bedrock units of Precambrian to Tertiary age, with glacial erosion indicated by axial overdeepening (including elongate depressions at the bedrock surface, up to 180 m in relief). Bedrock units are unconformably overlain by strata up to 180 m thick, divided into six stratigraphic units to which informal names have been applied. The Cape Adair Sediments, an irregularly stratified subsurface unit with thicknesses up to 100 m, is observed beneath inter-trough areas and within Clyde and Sam Ford troughs and is tentatively correlated to the glacial to glacial marine successions of the adjacent coastal forelands of Baffin Island, which in places date back to the Pliocene. An unconformity at the surface of the Cape Adair Sediments, in places resistant to iceberg scouring, corresponds to a mainly transverse system of depressions and ridges recognised within inter-trough areas. The Scott Trough Sediments, a well-stratified subsurface unit with thicknesses up to 75 m, onlaps bedrock depressions in Scott and Buchan troughs and may record either a long period of marine deposition prior to the last glaciation, or rapid glacial marine deposition during the last deglaciation of the shelf.
A conformable succession of four units that outcrop at seabed is interpreted to record a late Quaternary cycle of glacial ice-contact through glacial marine to post-glacial sedimentation. The Baffin Shelf Drift (unstratified, irregular geometry, up to 75 m thick) extends to the shelf edge and to depths of 850 m in Buchan Trough, consistent with full glacial occupation of the shelf. The unit interfingers in places with
the Davis Strait Silt (stratified, mantling geometry, up to 7 m thick), which is inferred to record iceproximal to distal marine deposition during deglacial withdrawal from the shelf. A single core sample of the Davis Strait Silt comprises mud with locally derived sand and gravel, yielding no dateable material. However, downward extrapolation of radiocarbon dates in cores of overlying post-glacial muds to the top of the unit yields an age of c. 15 ka for the end of glacial conditions on the shelf. Postglacial deposition is recorded by the Tiniktartuq Mud (hemipelagic deposits in the troughs and intertrough depressions, up to 7 m thick) and the Cape Aston Sand (coarse-grained deposits =1 m thick above depths of 80-120 m). Core samples indicate both units include significant components of deposition from ice rafting and, for the Cape Aston Sand, probable reworking of glacial sediments.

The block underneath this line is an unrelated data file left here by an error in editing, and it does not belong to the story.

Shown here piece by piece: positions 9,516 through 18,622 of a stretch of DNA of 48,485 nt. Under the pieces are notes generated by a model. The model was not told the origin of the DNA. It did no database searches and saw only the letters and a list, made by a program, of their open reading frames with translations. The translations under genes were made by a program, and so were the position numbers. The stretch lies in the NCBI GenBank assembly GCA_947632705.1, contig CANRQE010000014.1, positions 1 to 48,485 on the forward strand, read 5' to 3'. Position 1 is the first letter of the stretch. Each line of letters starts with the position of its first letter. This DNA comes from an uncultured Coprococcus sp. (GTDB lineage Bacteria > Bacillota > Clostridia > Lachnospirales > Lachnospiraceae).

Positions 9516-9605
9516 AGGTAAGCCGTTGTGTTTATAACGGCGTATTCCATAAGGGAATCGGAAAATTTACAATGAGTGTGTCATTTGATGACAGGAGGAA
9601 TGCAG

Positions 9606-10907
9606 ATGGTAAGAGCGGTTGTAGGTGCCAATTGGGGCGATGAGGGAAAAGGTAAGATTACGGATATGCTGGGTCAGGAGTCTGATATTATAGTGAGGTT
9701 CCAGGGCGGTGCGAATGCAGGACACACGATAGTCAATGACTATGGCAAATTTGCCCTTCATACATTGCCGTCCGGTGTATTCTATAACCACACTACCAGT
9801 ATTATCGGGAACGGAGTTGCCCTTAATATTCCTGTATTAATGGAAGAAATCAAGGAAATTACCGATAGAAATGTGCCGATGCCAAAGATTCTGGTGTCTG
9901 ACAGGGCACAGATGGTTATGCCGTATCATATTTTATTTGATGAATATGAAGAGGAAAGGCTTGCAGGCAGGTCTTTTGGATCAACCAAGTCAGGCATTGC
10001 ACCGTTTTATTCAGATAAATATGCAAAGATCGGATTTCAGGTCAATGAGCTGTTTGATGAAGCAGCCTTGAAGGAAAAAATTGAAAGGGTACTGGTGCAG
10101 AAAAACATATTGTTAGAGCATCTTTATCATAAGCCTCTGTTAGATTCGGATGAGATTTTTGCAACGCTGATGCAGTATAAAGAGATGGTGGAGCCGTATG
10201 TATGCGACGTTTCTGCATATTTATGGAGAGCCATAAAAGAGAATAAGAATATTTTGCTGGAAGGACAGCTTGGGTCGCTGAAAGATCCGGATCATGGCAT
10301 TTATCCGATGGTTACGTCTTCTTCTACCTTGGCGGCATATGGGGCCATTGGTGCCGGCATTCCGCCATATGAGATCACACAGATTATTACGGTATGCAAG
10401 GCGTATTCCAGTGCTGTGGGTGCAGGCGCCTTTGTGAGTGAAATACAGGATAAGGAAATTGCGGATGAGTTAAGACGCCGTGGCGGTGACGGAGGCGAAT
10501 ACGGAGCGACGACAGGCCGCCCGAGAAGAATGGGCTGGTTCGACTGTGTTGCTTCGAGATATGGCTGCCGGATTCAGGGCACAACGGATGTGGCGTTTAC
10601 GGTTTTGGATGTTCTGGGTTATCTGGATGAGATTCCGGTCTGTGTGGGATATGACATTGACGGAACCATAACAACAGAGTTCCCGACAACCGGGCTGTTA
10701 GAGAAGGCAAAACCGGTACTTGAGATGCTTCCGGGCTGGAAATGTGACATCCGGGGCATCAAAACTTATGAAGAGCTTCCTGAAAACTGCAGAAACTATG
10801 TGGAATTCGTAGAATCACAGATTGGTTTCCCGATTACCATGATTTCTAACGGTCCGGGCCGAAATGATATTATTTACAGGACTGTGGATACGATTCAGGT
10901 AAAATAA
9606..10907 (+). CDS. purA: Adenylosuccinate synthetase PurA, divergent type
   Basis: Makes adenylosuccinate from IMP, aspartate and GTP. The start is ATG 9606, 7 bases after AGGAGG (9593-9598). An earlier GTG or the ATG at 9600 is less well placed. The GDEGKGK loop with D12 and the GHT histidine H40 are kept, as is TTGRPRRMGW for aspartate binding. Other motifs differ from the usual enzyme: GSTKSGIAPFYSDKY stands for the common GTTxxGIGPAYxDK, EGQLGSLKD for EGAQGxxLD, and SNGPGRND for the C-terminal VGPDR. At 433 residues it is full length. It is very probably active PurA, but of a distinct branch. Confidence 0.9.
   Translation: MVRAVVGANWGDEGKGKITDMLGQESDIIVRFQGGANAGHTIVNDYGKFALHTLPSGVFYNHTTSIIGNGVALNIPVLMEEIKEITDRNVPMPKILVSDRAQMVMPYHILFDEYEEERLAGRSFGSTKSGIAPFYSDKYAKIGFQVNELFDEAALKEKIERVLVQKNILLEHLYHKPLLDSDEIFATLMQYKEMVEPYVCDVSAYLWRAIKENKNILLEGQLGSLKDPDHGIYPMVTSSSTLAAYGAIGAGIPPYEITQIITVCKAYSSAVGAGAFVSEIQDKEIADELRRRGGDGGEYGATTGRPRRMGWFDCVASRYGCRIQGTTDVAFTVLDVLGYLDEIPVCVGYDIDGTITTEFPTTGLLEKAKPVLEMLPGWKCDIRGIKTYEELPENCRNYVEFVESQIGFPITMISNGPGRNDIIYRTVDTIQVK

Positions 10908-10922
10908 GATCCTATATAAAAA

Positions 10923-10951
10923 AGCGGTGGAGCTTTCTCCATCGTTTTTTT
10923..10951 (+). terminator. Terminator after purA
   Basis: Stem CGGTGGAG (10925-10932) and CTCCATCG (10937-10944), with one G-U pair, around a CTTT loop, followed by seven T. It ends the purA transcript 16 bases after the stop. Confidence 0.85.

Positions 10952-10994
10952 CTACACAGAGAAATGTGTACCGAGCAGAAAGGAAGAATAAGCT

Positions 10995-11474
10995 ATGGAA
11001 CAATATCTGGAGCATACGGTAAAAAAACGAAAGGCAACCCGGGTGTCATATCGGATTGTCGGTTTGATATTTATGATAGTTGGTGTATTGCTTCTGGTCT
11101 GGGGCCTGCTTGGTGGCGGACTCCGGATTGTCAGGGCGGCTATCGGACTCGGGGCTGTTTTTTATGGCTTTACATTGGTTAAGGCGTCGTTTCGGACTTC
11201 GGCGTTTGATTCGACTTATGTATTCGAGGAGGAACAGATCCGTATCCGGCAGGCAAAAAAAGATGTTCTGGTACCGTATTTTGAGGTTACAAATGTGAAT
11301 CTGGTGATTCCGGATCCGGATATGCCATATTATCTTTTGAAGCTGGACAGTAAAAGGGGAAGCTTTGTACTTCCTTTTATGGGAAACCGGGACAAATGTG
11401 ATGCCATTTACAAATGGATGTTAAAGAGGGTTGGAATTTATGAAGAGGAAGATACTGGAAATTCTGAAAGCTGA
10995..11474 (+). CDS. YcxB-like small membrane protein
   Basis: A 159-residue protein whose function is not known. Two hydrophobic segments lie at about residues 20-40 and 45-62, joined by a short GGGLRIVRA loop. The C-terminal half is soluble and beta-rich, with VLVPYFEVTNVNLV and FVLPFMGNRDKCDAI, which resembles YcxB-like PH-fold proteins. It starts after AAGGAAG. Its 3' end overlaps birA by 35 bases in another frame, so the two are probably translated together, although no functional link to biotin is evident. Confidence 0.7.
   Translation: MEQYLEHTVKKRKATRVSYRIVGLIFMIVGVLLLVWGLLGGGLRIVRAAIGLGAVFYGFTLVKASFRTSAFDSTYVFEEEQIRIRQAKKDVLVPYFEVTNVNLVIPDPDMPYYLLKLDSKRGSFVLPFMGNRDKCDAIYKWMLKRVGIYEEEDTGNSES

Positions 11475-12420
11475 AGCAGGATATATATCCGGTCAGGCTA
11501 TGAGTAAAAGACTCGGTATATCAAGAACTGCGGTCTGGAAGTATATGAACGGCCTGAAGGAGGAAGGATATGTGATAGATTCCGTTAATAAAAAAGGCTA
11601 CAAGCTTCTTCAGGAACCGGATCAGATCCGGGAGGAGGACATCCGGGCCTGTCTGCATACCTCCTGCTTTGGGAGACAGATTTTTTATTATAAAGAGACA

Grab samples from the two post-glacial units yield seabed muds and sands, consistent with ongoing deposition. Samples from the surfaces of the two glacial units yield variable textures, inferred to reflect the effects of current reworking, ice rafting and iceberg scouring. Iceberg scours (locally up to 8 m deep over glacial units) have extensively modified the seabed over most of the shelf, although
abundances are reduced in inter-trough depressions and in Sam Ford and Clyde troughs. Scours extend to depths of 600 m on the upper continental slope and the outer walls of Scott and Buchan troughs. Most scours below depths of c. 300 m are inferred to be relict, whereas modern scours are recognized in shallower depths, including one observed in the process of formation in c. 90 m depth. Sediments on the floors of Scott and Buchan troughs contain a record of mass failure from the adjacent steep (up to 25°) slopes. Seepage of hydrocarbons from the seabed is also recognized on the walls of Scott and Buchan troughs, where it has resulted in indurated crusts, bacterial mats and possible pockmarks.